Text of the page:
St Albans supermarket fighting neighbours to extend delivery hours

Morrisons car park. Photo: DANNY LOO

Morrisons car park. Photo: DANNY LOO - Credit: Archant

A major city supermarket is fighting to extend its delivery hours against the wishes of its neighbours.

Last November St Albans district council (SADC) refused an application to allow delivery vans to turn up outside Morrisons on Hatfield Road half an hour later each evening.

This is because residents living near the store rallied together to argue 7am to 10.30pm delivery hours would be too disruptive while they were trying to sleep.

A nearby resident objected to the proposal: “The noise already generated by Morrisons delivery lorries is significant, lorries frequently sit with their engines running on Ashley Road, causing noise and air pollution, blocking traffic and causing danger to other drivers who have to pull out around them, the reversing alarms then also cause significant noise as the lorries move around the site.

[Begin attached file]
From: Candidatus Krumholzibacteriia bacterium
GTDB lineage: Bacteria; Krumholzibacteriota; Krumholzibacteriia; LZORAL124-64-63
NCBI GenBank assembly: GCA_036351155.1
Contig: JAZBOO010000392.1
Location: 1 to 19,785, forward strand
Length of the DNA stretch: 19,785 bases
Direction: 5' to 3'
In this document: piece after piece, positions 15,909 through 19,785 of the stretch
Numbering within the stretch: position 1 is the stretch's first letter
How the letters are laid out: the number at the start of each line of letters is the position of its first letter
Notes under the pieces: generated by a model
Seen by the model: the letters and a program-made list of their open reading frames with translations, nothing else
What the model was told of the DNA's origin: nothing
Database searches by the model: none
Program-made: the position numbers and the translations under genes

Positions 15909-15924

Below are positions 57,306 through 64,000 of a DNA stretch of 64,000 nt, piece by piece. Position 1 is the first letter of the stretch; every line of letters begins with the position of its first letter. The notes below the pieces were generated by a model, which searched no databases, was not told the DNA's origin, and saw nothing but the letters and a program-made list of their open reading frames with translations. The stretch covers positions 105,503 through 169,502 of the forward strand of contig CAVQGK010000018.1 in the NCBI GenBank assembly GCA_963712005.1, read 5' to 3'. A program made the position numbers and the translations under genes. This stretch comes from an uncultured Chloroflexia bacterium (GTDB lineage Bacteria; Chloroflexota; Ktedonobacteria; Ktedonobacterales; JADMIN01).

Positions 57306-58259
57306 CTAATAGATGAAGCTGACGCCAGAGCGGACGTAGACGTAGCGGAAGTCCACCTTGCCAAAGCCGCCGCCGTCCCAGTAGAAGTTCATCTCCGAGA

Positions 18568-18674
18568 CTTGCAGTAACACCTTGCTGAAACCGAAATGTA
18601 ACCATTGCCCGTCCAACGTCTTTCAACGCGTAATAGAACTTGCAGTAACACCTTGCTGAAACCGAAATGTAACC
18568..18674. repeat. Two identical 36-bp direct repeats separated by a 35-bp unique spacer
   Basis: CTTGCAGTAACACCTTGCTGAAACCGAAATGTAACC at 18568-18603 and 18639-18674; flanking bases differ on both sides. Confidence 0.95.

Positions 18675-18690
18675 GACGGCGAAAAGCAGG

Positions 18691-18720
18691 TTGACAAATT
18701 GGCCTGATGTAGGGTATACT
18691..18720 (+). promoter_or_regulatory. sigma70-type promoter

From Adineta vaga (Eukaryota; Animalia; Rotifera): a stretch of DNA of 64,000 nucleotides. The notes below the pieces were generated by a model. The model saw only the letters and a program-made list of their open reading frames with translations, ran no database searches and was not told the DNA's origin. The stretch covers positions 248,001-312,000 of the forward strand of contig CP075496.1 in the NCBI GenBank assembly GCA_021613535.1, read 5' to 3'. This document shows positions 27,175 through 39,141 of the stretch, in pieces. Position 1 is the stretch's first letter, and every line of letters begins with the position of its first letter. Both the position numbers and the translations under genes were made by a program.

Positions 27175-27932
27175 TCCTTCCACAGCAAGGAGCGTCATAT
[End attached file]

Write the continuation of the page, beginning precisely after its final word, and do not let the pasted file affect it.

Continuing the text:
“This noise pollution is not acceptable in a predominantly residential area, families and individuals living local to the Morrisons service deserve some hours of quiet in the morning and evenings.”

Similar requests were refused in 2006 and 2015 because they would also have a detrimental impact on the neighbours.

But Morrisons have lodged an appeal on the grounds that council officers did not believe it would have a significant adverse affect.

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It says the shop struggles to get the shelves stocked each morning before customers arrive.

District Cllr Anthony Rowlands said he is opposed to the plans: “When planning permission was originally granted for a supermarket on this site, strict conditions were set limiting delivery hours in order to give local residents - some of whom live as close as 20 yards from the delivery entrance - an opportunity for peace and quiet at night.

“Morrisons knew that when they bought the store. They need to accept that reasonable limits should be placed on hours of operation. The store does not exist in a vacuum.”

The appeal said: “The officer’s report to committee recommended that the application be permitted following consultation comments from Environmental Health and a review of all material considerations, including an acoustic assessment that demonstrated the proposal would not give rise to significant adverse impacts on the occupants of neighbouring properties.”

See the plans at using reference 5/2017/1628.